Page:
With this report, the commission asserted that its report was based solely on Investment announcements which may not contain exhaustive information on all investment announcements in the country within the said period.
According to NIPC, the gaps between announcements and actual investments demonstrate investments potentials that were not fully actualised.
The Commission stated: “A more proactive all-of-government approach to investor support, across federal and state governments, is required to convert more announcements to actual investments.”
Reacting to the situation, Director General, Nigerian Association of Chambers of Commerce, Industry, Mines and Agriculture (NACCIMA), Ambassador Ayoola Olukanni, noted that the gap may not be unconnected to the economic recession and COVID-19 pandemic events within the period, aggravated by policy instability.
Olukanni stated: “Numerous studies have established that Foreign Direct Investment is dependent on the market size of the host country, deregulation, level of political stability, investment incentives, openness to international trade, economic policy coherence, exchange rate depreciation, availability of skilled labour, the endowment of natural resources and inflation.
“You will agree with me that the four years spanning 2017 and 2020 are characterized by the struggle to exit from economic recession, a period of slight recovery, the COVID-19 pandemic, and another period of recession. These circumstances may or may not be responsible for the political and economic reaction that can be witnessed in the uncertainty in the foreign exchange market, increased inflation, increased unemployment, increased political unrest and insecurity and so on.
“What can be established is that Foreign Direct Investment is averse to risk and uncertainty, especially the kind of uncertainty brought about by policy instability and economic policy. An obvious example is the closure of the land borders in 2019, while justifiable through the lens of national security is certain to have a negative impact on Foreign Direct Investment which has a long-term planning horizon.
“In summary, to seek to increase actual FDI is to promote the factors that have been shown, empirically, to positively impact FDI. While the Nigerian economy checks the boxes of most of these factors, economic policy coherence, foreign exchange market stability and insecurity are issues that are currently the bane of FDI inflows.”
Also commenting, an economist and private sector advocate, Dr. Muda Yusuf, who is also the immediate past Director-General of Lagos Chamber of Commerce of Industry (LCCI), said the development reflects the low level of investors’ confidence occasioned by structural problems of infrastructure and worsening security situation.
His words: “It is investors’ confidence that drives investment, whether domestic or foreign. Investors are generally very cautious and painstaking in taking decisions with respect to Foreign Direct Investment (FDI). This is because FDIs are often long-term and invariably riskier, especially in volatile economic and business environments. Uncertainties aggravate investment risk.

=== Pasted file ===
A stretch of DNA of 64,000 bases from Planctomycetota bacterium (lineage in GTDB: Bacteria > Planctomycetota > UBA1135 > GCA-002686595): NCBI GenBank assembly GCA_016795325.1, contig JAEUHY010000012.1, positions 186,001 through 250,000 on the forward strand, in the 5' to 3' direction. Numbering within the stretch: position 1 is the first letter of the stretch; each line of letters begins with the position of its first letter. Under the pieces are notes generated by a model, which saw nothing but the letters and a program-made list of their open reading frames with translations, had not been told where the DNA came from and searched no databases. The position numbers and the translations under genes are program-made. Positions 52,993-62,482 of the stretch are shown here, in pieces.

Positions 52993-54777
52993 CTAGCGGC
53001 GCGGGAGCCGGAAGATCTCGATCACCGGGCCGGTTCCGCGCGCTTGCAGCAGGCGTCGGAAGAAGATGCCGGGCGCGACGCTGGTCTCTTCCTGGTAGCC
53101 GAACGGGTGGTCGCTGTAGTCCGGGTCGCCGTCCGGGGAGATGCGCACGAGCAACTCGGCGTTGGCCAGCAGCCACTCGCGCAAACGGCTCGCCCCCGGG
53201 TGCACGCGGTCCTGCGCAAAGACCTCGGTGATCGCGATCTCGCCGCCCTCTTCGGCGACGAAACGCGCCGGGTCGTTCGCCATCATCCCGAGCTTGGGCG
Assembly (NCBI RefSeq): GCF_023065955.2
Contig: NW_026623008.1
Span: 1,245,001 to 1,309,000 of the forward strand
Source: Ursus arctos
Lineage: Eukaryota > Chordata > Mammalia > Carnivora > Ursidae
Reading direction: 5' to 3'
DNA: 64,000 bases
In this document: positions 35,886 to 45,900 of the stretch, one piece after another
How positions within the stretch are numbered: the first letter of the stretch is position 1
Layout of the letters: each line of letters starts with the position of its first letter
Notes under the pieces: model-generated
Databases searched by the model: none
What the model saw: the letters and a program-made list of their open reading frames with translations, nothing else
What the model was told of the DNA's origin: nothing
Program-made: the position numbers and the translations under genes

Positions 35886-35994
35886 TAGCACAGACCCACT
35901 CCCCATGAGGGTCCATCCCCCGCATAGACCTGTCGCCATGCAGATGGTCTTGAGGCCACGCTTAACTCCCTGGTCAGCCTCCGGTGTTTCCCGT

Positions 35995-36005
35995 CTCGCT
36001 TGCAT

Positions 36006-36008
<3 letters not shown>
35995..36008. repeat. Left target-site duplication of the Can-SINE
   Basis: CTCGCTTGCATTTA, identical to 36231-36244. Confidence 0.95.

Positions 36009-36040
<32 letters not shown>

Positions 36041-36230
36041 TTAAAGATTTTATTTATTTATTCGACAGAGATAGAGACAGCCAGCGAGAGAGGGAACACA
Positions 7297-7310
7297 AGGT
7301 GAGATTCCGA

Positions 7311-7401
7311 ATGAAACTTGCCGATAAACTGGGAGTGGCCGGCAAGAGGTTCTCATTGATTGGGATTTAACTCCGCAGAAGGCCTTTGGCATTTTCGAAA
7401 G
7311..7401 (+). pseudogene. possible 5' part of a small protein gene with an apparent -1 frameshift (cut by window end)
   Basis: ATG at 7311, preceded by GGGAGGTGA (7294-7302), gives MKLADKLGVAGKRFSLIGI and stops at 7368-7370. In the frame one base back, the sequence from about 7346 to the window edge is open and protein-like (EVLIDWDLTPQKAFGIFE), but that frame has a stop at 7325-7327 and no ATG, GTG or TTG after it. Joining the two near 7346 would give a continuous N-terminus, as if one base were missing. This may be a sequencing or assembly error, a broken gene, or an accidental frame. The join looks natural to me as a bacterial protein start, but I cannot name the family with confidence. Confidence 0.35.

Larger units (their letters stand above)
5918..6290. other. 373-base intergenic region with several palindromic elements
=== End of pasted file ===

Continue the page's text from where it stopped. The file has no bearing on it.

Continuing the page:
“Investors in the real sector space are grappling with structural problems, especially around infrastructure. There are also worries around liquidity in the forex market; there are concerns about the accelerated weakening of the currency. There are issues of heightened regulatory and policy risks in many sectors.
“Investors’ confidence has also been adversely affected by the worsening security situation in the country. Meanwhile, the economy is still struggling to recover from the shocks of the COVID-19 pandemic. These are the likely factors impacting investment decisions.
“Our ability to attract FDI will depend on how well we position ourselves. The critical question will be around expected returns on investment. Overall, it is the investment climate quality that will make the difference. We need to ensure an acceleration of necessary reforms to make Nigeria a much better investment destination. We need policy reforms, regulatory reforms and institutional reforms, among others.
“We should accelerate the ongoing foreign exchange reforms; we need to undertake trade policy reforms to liberalise trade in sectors of weak comparative advantage; we need regulatory reforms to make regulations more investment-friendly. We need to create new opportunities in the public-private partnership (PPP) space, especially in infrastructure. We need to see more privatization of public enterprises.
“It is important as well to quickly fix the ravaging insecurity in the country. All of these are crucial to boost investors’ confidence.”